“Sometimes it’s the writing, what they say,” Baronet said. “Sometimes it’s the way they do their lettering. Sometimes it’s typos. I’m interested in the expression that goes on.”

It wasn’t until 2009, after he had sold his successful ad agency and began working on his Master of Fine Arts degree, that Baronet finally saw his hobby as art worth sharing.

“You’ve got to do something with these,” a professor once told him, Baronet said. “It gave me the confidence at that point to take it very seriously.”

In recent years he’s created sculpturelike exhibits such as the homeless hopscotch as well as a colossal wall collage and a room filled with signs suspended chest high by fishing line.

“I know this makes some people uncomfortable,” Baronet said. “Sometimes I like creating art that furthers that.”

In July, Baronet will embark on his biggest endeavor yet. With the help of a friend, Baronet plans to drive from Seattle to New York City to buy signs and connect with homeless people in 24 cities.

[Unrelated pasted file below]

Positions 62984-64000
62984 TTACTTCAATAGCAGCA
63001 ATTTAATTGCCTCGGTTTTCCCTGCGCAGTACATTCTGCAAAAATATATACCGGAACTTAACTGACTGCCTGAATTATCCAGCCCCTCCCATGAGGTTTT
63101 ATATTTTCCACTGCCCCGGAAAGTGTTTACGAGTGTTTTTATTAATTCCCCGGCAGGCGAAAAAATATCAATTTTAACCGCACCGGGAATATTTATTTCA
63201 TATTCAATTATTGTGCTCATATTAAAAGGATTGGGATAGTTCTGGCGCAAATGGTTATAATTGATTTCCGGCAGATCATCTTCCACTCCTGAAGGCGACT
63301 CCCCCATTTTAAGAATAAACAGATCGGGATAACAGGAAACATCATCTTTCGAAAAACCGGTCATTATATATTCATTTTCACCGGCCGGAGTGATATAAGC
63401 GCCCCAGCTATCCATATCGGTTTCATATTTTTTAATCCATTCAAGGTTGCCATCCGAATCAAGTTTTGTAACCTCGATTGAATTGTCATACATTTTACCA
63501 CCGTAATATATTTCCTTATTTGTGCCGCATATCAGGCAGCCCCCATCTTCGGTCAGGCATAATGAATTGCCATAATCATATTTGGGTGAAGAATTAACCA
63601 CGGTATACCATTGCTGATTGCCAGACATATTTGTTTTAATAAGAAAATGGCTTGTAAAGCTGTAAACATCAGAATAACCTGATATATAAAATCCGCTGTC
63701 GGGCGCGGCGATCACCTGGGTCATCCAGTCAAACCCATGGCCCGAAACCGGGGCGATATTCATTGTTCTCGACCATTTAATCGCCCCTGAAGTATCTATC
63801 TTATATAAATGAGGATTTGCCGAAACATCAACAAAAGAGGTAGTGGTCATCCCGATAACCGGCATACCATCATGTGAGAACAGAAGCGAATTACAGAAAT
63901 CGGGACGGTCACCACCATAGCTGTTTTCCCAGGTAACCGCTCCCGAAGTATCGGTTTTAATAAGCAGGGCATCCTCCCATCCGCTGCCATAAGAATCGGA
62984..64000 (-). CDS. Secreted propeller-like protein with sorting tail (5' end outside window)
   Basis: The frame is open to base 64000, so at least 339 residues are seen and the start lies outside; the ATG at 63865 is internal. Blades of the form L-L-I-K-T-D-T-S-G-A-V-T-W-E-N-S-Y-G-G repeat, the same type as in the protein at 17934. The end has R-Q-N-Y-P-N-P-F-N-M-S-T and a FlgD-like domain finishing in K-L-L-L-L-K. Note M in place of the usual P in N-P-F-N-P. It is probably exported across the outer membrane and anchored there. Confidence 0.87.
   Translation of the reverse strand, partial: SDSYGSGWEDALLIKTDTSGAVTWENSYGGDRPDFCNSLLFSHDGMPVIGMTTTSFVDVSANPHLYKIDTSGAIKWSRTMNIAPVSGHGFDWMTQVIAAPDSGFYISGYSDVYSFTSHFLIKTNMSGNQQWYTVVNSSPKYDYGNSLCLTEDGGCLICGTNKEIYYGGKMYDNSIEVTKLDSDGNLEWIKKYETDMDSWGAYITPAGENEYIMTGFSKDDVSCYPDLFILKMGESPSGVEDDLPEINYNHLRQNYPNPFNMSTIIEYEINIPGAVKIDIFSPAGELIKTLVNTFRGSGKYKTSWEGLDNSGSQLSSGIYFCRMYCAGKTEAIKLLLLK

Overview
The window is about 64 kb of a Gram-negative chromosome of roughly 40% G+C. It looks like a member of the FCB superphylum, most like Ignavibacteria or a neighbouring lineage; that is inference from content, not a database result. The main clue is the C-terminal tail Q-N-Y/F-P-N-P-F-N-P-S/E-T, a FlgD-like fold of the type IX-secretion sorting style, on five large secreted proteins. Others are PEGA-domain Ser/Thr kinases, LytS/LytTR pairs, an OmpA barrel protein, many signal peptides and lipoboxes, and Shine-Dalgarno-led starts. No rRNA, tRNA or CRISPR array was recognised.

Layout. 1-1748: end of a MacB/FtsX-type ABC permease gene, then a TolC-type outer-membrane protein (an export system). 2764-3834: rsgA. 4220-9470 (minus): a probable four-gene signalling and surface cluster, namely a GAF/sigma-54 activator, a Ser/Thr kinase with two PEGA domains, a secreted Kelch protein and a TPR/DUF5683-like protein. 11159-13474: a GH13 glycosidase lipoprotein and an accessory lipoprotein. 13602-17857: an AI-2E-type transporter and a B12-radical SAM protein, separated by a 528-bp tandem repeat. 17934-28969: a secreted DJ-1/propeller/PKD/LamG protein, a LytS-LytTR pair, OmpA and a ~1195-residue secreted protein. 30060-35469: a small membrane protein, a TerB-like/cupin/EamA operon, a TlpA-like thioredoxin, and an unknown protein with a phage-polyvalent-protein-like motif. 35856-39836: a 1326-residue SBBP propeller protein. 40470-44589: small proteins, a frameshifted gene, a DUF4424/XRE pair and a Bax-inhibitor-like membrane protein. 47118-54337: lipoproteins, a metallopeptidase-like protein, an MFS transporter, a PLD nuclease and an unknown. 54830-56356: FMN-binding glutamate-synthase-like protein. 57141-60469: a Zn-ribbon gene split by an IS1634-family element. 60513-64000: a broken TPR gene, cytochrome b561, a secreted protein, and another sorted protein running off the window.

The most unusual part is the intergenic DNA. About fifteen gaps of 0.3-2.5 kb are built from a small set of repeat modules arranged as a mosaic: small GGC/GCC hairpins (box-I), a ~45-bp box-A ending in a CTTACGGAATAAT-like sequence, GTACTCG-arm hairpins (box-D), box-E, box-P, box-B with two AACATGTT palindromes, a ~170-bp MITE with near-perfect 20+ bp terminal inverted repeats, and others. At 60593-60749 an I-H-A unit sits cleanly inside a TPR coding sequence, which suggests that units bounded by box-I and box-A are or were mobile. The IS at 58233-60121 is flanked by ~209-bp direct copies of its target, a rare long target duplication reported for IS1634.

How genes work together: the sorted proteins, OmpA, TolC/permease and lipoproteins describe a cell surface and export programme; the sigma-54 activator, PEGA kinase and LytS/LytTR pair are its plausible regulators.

“It’s scarier to be open to a conversation and hear their truth,” he said.

Several years ago there was a one-legged woman standing at an intersection in Austin, Texas. Before he reached her, Baronet says, he “crafted this big victim story in my head.”

“But she was powerful,” he recalls of the woman who had been injured in a boating accident. “When I had a conversation with her, she was funny, charming and confident.”

Baronet paid $20 for her sign, which read "On My Last Leg."

The Dallas resident is the first to admit that he’s not a researcher or an expert on homelessness.

“Most of my knowledge is just from what I’ve uncovered and my gut intuition,” he said. “But I say 99 percent of the people I run into have a legitimate need.”

And, yes, he’s aware he could be getting scammed or funding bad habits.

“I don’t think it’s up to me to pass judgment on somebody for how they make their living and what they do with the money they get,” Baronet said. “It’s fine if people decide that they don’t want to give money. It’s fine if I don’t want to give money. But if I do give money, I don’t give it with strings attached.”